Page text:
Right? So I spent probably, so I started writing, speaking doing the MOPS thing, probably around, I want to say the year 2000. And yes, I would talk on all the mommy issues that go to the MOPS groups, and I would touch really teeny tiny briefly on marriage, you can't really go to a MOPS group and like, never talk about marriage, right. And so, but I would, you know, I was hitting a lot of the other topics. I had a column on a Christian website for about 10 years for moms. And I would dance around what was really the biggest issue in my life, I would talk about everything else, except that my marriage was harder than the average hard, and I didn't know what to do about it. So then comes the separation and divorce. And I had written an article for this website where I was had had my column for 10 years. And I had noticed that I'd been being asked a few several questions, things like, how did you stay married so long? Meaning like when it was that hard. People who didn't share my faith asked me, why did you stay married so long, which is a very interesting to have that kind of different perspective. And then people who did share my faith were asking, why aren't you staying married no matter what. And so I wrote like a three part article for that website, bless their hearts for letting me run something pretty controversial, I guess. And women, I did not know what to expect. I had a couple different sets of comments. There were people who just bashed me Why do you hate men, you don't love Jesus now, you better never remarry, just dadada, you know, just tearing me apart. But then there were these women who were saying, This is my story and I've never heard anyone write about it, and it broke my heart. But it also kind of just ignited this passion in me because I thought I had thought for so long that I was kind of I mean, I know people are in hard marriages. I know that there are women who have alcohol and you know, abuse issues in their marriages. But the Christian aspect equating that with those I had never really run across. And I just thought, Okay, I'm going to be their voice and I didn't I had no plan. It's not like I thought for the next 10 years. I'm going to focus on this right but it just happened. I just started speaking very specifically to women in difficult marriages, Christian and to Christian women walking through separation divorce, and I mean, everything just shifted the book, Unraveling about sort of not about my divorce journey, but about walking through it. That's when that came out. And that's what I've been focused focusing on the past eight to 10 years.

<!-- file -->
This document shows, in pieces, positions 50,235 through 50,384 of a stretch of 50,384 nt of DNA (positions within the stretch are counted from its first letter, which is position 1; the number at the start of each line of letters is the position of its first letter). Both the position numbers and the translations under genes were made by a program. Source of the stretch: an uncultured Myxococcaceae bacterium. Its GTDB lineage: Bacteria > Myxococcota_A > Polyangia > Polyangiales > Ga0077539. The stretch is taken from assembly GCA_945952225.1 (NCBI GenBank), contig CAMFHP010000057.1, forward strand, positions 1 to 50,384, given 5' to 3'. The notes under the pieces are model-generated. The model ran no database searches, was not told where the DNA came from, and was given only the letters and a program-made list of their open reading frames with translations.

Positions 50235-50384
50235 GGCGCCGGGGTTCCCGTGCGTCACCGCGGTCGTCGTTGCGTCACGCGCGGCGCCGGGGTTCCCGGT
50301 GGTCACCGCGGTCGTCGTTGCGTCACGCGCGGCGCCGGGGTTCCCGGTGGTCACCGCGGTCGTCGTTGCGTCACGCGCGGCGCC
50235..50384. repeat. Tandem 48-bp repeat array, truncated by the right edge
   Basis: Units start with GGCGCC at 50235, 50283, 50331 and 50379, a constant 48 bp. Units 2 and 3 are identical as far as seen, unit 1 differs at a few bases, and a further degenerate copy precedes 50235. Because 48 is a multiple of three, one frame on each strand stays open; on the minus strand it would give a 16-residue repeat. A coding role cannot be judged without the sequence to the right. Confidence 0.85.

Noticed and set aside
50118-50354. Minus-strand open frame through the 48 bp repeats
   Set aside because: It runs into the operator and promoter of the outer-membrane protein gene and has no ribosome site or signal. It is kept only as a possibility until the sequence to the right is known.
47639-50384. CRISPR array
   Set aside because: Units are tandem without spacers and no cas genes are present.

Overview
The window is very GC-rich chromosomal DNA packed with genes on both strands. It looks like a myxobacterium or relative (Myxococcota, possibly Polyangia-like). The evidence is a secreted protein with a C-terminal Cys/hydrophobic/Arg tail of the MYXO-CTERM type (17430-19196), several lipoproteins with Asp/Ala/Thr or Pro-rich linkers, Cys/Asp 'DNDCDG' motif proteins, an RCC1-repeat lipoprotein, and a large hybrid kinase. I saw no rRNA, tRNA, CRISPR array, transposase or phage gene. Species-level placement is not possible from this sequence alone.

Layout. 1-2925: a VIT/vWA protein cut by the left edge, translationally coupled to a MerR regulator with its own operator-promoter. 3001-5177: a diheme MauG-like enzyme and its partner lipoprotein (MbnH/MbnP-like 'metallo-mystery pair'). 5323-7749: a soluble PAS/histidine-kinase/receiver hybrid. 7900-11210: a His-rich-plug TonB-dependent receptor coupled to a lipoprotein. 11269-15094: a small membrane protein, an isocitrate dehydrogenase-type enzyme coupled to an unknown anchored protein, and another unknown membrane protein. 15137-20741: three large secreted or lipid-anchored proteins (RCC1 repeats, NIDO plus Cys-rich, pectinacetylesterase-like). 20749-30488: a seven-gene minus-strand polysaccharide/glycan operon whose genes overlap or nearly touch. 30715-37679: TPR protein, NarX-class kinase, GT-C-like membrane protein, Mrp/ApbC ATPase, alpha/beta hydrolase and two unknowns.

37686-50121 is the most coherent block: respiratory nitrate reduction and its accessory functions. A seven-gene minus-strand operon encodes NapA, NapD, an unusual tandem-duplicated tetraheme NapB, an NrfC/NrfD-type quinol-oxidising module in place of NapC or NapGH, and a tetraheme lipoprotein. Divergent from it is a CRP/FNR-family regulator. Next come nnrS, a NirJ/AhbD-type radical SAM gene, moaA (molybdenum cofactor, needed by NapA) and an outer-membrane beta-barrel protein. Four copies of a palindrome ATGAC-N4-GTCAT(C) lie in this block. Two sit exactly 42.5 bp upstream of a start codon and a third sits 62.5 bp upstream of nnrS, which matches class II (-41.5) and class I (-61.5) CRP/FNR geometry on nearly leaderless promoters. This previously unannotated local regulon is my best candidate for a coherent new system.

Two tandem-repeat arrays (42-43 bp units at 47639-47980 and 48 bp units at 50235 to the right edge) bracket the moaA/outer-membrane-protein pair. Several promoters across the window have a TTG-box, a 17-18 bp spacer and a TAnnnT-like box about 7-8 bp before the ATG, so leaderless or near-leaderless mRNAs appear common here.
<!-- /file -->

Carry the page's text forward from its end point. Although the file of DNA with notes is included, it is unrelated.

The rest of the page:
Jennifer Uren